1911 Encyclopædia Britannica/Ajodhya
|←Ajmere-Merwara||1911 Encyclopædia Britannica, Volume 1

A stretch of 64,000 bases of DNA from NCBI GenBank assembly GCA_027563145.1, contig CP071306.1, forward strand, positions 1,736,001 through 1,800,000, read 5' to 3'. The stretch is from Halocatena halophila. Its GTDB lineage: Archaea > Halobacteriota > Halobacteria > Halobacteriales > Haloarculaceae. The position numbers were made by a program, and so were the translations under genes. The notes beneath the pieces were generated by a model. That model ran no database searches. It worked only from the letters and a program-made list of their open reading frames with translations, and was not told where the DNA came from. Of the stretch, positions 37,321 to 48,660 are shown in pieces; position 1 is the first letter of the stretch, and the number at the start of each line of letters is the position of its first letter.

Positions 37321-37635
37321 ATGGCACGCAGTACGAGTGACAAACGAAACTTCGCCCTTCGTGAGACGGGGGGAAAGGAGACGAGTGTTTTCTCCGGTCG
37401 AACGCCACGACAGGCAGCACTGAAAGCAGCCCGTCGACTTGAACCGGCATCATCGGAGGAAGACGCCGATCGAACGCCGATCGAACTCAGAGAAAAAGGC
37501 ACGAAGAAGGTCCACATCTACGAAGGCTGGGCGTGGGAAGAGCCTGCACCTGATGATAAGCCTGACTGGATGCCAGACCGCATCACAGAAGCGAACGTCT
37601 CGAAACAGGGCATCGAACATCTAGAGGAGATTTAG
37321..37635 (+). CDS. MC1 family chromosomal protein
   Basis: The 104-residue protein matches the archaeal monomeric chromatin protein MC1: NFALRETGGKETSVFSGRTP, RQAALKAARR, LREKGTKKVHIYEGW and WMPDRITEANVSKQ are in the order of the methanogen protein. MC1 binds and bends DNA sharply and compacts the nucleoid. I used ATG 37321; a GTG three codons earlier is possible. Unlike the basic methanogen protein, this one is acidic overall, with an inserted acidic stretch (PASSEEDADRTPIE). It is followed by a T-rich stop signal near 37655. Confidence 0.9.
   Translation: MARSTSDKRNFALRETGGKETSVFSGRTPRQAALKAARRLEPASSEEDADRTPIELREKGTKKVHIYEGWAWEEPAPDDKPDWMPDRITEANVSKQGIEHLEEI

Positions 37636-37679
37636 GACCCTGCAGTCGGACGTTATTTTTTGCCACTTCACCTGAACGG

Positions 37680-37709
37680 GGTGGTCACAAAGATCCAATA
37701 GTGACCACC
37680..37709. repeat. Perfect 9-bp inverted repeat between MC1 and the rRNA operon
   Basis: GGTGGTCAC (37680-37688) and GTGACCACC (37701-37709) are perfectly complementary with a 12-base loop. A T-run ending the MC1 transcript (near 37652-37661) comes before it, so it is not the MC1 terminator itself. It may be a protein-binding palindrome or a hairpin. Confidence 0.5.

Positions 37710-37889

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AJODHYA, an ancient city of India, the prehistoric capital of Oudh, in the Fyzabad district of the United Provinces. It is situated on the right bank of the Gogra. In the present day the old city has almost entirely disappeared, and its site is marked only by a heap of ruins; but in remote antiquity Ajodhya was one of the largest and most magnificent of Indian cities. It is said to have covered an area of 96 m., and was the capital of the kingdom of Kosala, the court of the great king Dasaratha, the fifty-sixth monarch of the Solar line in descent from Raja Mann. The opening chapters of the Ramayana recount the magnificence of the city, the glories of the monarch and the virtues, wealth and loyalty of his people. Dasaratha was the father of Rama Chandra, the hero of the epic. A period of Buddhist supremacy followed the death of the last king of the Solar dynasty. On the revival of Brahmanism Ajodhya was restored by King Vikramaditya (c. 57 B.C.). Kosala is also famous as the early home of Buddhism, and of the kindred religion of Jainism, and claims to be the birthplace of the founders of both these faiths. The Chinese traveller, Hsfian Tsang, in the 7th century, found 20 Buddhist temples with 3000 monks at Ajodhya among a large Brahmanical population. The modern town of Ajodhya contains 96 Hindu temples and 36 Mussulman mosques. Little local trade is carried on, but the great fair of Ramnami held every year is attended by about 500,000 people.